Lightening the load: AI helps exoskeleton work with different strides

Image of two people using powered exoskeletons to move heavy items around, as seen in the movie Aliens.
Enlarge / Right now, the software doesn’t do arms, so don’t go taking on any aliens with it.

20th Century Fox

Exoskeletons today look like something straight out of sci-fi. But the reality is they are nowhere near as robust as their fictional counterparts. They’re quite wobbly, and it takes long hours of handcrafting software policies, which regulate how they work—a process that has to be repeated for each individual user.

To bring the technology a bit closer to Avatar’s Skel Suits or Warhammer 40k power armor, a team at North Carolina University’s Lab of Biomechatronics and Intelligent Robotics used AI to build the first one-size-fits-all exoskeleton that supports walking, running, and stair-climbing. Critically, its software adapts itself to new users with no need for any user-specific adjustments. “You just wear it and it works,” says Hao Su, an associate professor and co-author of the study.

Tailor-made robots

An exoskeleton is a robot you wear to aid your movements—it makes walking, running, and other activities less taxing, the same way an e-bike adds extra watts on top of those you generate yourself, making pedaling easier. “The problem is, exoskeletons have a hard time understanding human intentions, whether you want to run or walk or climb stairs. It’s solved with locomotion recognition: systems that recognize human locomotion intentions,” says Su.

Building those locomotion recognition systems currently relies on elaborate policies that define what actuators in an exoskeleton need to do in each possible scenario. “Let’s take walking. The current state of the art is we put the exoskeleton on you and you walk on a treadmill for an hour. Based on that, we try to adjust its operation to your individual set of movements,” Su explains.

Building handcrafted control policies and doing long human trials for each user makes exoskeletons super expensive, with prices reaching $200,000 or more. So, Su’s team used AI to automatically generate control policies and eliminate human training. “I think within two or three years, exoskeletons priced between $2,000 and $5,000 will be absolutely doable,” Su claims.

His team hopes these savings will come from developing the exoskeleton control policy using a digital model, rather than living, breathing humans.

Digitizing robo-aided humans

Su’s team started by building digital models of a human musculoskeletal system and an exoskeleton robot. Then they used multiple neural networks that operated each component. One was running the digitized model of a human skeleton, moved by simplified muscles. The second neural network was running the exoskeleton model. Finally, the third neural net was responsible for imitating motion—basically predicting how a human model would move wearing the exoskeleton and how the two would interact with each other. “We trained all three neural networks simultaneously to minimize muscle activity,” says Su.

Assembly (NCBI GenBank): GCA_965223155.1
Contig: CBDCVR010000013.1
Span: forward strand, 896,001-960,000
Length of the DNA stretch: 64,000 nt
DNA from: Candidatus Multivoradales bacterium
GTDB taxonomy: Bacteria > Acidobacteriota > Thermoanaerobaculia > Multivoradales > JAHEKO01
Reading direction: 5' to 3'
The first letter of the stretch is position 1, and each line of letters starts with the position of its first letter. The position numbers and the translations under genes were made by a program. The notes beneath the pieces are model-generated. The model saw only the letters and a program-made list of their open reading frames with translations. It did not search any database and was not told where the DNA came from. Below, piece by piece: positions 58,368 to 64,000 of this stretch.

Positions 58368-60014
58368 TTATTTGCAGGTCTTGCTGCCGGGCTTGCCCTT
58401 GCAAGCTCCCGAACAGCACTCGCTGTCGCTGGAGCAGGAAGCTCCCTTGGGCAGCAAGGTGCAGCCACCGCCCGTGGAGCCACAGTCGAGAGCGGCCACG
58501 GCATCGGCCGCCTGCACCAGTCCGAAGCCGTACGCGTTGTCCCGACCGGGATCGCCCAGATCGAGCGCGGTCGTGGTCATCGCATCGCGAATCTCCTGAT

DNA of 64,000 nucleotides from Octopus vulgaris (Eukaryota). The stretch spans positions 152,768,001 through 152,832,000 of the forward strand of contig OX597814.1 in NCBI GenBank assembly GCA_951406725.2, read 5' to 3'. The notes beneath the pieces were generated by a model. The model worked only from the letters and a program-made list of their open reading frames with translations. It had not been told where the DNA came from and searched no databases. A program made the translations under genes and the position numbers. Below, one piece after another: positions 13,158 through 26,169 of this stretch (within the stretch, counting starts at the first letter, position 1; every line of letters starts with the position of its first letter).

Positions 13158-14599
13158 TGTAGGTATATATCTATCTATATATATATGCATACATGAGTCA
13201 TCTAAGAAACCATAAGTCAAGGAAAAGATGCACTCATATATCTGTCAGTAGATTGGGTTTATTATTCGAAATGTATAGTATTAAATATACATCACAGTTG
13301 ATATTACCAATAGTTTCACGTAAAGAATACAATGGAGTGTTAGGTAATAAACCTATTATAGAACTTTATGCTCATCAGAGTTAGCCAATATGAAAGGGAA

One problem the team faced is that exoskeleton studies typically use a performance metric based on metabolic rate reduction. “Humans, though, are incredibly complex, and it is very hard to build a model with enough fidelity to accurately simulate metabolism,” Su explains. Luckily, according to the team, reducing muscle activations is rather tightly correlated with metabolic rate reduction, so it kept the digital model’s complexity within reasonable limits. The training of the entire human-exoskeleton system with all three neural networks took roughly eight hours on a single RTX 3090 GPU. And the results were record-breaking.

Bridging the sim-to-real gap

After developing the controllers for the digital exoskeleton model, which were developed by the neural networks in simulation, Su’s team simply copy-pasted the control policy to a real controller running a real exoskeleton. Then, they tested how an exoskeleton trained this way would work with 20 different participants. The averaged metabolic rate reduction in walking was over 24 percent, over 13 percent in running, and 15.4 percent in stair climbing—all record numbers, meaning their exoskeleton beat every other exoskeleton ever made in each category.

This was achieved without needing any tweaks to fit it to individual gaits. But the neural networks’ magic didn’t end there.

“The problem with traditional, handcrafted policies was that it was just telling it ‘if walking is detected do one thing; if walking faster is detected do another thing.’ These were [a mix of] finite state machines and switch controllers. We introduced end-to-end continuous control,” says Su. What this continuous control meant was that the exoskeleton could follow the human body as it made smooth transitions between different activities—from walking to running, from running to climbing stairs, etc. There was no abrupt mode switching.

“In terms of software, I think everyone will be using this neural network-based approach soon,” Su claims. To improve the exoskeletons in the future, his team wants to make them quieter, lighter, and more comfortable.

But the plan is also to make them work for people who need them the most. “The limitation now is that we tested these exoskeletons with able-bodied participants, not people with gait impairments. So, what we want to do is something they did in another exoskeleton study at Stanford University. We would take a one-minute video of you walking, and based on that, we would build a model to individualize our general model. This should work well for people with impairments like knee arthritis,” Su claims.

Nature, 2024.  DOI: 10.1038/s41586-024-07382-4

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